Behavioral therapy for adolescents incorporates the principle that unwanted behavior can be changed by clear demonstration of the desired behavior and consistent reward of incremental steps toward achieving it. Therapeutic activities include fulfilling specific assignments, rehearsing desired behaviors, and recording and reviewing progress, with praise and privileges given for meeting assigned goals. Urine samples are collected regularly to monitor drug use. The therapy aims to equip the patient to gain three types of control:

Stimulus control helps patients avoid situations associated with drug use and learn to spend more time in activities incompatible with drug use.

Urge control helps patients recognize and change thoughts, feelings, and plans that lead to drug use.

Social control involves family members and other people important in helping patients avoid drugs. A parent or significant other attends treatment sessions when possible and assists with therapy assignments and reinforcing desired behavior.

According to research studies, this therapy helps adolescents become drug free and increases their ability to remain drug free after treatment ends. Adolescents also show improvement in several other areas employment/school attendance, family relationships, depression, institutionalization, and alcohol use. Such favorable results are attributed largely to including family members in therapy and rewarding drug abstinence as verified by urinalysis.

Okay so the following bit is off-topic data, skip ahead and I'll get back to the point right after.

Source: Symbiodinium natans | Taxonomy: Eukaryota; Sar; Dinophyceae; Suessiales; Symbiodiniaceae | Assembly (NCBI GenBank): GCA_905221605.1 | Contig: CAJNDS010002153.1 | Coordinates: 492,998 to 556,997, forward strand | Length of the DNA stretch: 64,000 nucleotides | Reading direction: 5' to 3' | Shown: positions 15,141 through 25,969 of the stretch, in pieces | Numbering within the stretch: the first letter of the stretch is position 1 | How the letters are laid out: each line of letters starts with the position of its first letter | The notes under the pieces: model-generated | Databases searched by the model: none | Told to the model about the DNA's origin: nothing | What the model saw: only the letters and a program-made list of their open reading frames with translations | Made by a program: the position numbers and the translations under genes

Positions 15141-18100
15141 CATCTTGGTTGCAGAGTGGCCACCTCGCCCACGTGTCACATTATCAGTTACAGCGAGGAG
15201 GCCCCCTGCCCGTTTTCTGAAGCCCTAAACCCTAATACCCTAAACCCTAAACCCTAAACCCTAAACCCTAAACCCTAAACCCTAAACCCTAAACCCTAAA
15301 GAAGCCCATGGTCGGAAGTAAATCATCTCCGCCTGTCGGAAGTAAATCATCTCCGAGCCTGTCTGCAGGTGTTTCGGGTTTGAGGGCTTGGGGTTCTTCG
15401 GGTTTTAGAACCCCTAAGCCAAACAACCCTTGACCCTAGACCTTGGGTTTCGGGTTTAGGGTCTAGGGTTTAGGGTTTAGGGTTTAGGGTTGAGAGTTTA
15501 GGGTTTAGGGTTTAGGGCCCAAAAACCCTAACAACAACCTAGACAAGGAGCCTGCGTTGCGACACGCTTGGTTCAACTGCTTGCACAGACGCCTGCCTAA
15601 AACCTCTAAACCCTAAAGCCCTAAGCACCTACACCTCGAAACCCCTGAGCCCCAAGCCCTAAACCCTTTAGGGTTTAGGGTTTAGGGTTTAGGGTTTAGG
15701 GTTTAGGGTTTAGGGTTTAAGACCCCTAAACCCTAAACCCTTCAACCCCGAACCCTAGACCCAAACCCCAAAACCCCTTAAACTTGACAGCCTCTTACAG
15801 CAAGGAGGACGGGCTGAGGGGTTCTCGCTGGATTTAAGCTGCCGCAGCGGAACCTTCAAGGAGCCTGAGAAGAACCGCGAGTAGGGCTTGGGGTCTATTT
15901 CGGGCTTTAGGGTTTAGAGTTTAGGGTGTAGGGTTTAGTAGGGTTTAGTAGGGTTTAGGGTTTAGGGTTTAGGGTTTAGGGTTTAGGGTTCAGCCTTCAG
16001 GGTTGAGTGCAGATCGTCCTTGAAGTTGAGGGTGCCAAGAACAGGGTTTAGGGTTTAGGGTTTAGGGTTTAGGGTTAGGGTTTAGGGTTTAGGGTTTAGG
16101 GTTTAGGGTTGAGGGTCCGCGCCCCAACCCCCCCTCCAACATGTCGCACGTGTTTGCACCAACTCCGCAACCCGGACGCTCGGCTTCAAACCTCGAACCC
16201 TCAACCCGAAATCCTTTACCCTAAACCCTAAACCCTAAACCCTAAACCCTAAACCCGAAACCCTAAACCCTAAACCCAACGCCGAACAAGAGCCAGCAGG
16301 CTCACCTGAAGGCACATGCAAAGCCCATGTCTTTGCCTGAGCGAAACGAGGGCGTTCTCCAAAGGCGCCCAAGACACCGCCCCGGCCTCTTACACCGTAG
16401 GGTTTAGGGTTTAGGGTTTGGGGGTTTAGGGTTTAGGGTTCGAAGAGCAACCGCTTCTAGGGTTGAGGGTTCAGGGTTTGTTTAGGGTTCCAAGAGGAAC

Azrin, N.H.; Acierno, R.; Kogan, E.; Donahue, B.; Besalel, V.; and McMahon, P.T. Follow-up results of supportive versus behavioral therapy for illicit drug abuse. Behavioral Research & Therapy 34(1): 41-46, 1996.

Azrin, N.H.; McMahon, P.T.; Donahue, B.; Besalel, V.; Lapinski, K.J.; Kogan, E.; Acierno, R.; and Galloway, E. Behavioral therapy for drug abuse: a controlled treatment outcome study. Behavioral Research & Therapy 32(8): 857-866, 1994.

Azrin, N.H.; Donohue, B.; Besalel, V.A.; Kogan, E.S.; and Acierno, R. Youth drug abuse treatment: A controlled outcome study. Journal of Child & Adolescent Substance Abuse 3(3): 1-16, 1994.

Multidimensional family therapy (MDFT) for adolescents is an outpatient family-based drug abuse treatment for teenagers. MDFT views adolescent drug use in terms of a network of influences (that is, individual, family, peer, community) and suggests that reducing unwanted behavior and increasing desirable behavior occur in multiple ways in different settings. Treatment includes individual and family sessions held in the clinic, in the home, or with family members at the family, court, school, or other community locations.

During individual sessions, the therapist and adolescent work on important developmental tasks, such as developing decision-making, negotiation, and problem-solving skills. Teenagers acquire skills in communicating their thoughts and feelings to deal better with life stressors, and vocational skills. Parallel sessions are held with family members. Parents examine their particular parenting style, learning to distinguish influence from control and to have a positive and developmentally appropriate influence on their child.


Diamond, G.S., and Liddle, H.A. Resolving a therapeutic impasse between parents and adolescents in Multi-dimensional Family Therapy. Journal of Consulting and Clinical Psychology 64(3): 481-488, 1996.

Schmidt, S.E.; Liddle, H.A.; and Dakof, G.A. Effects of multidimensional family therapy: Relationship of changes in parenting practices to symptom reduction in adolescent substance abuse. Journal of Family Psychology 10(1): 1-16, 1996.

This feature: Principles of Drug Addiction Treatment: A Research Based Guide, National Institute on drug addiction.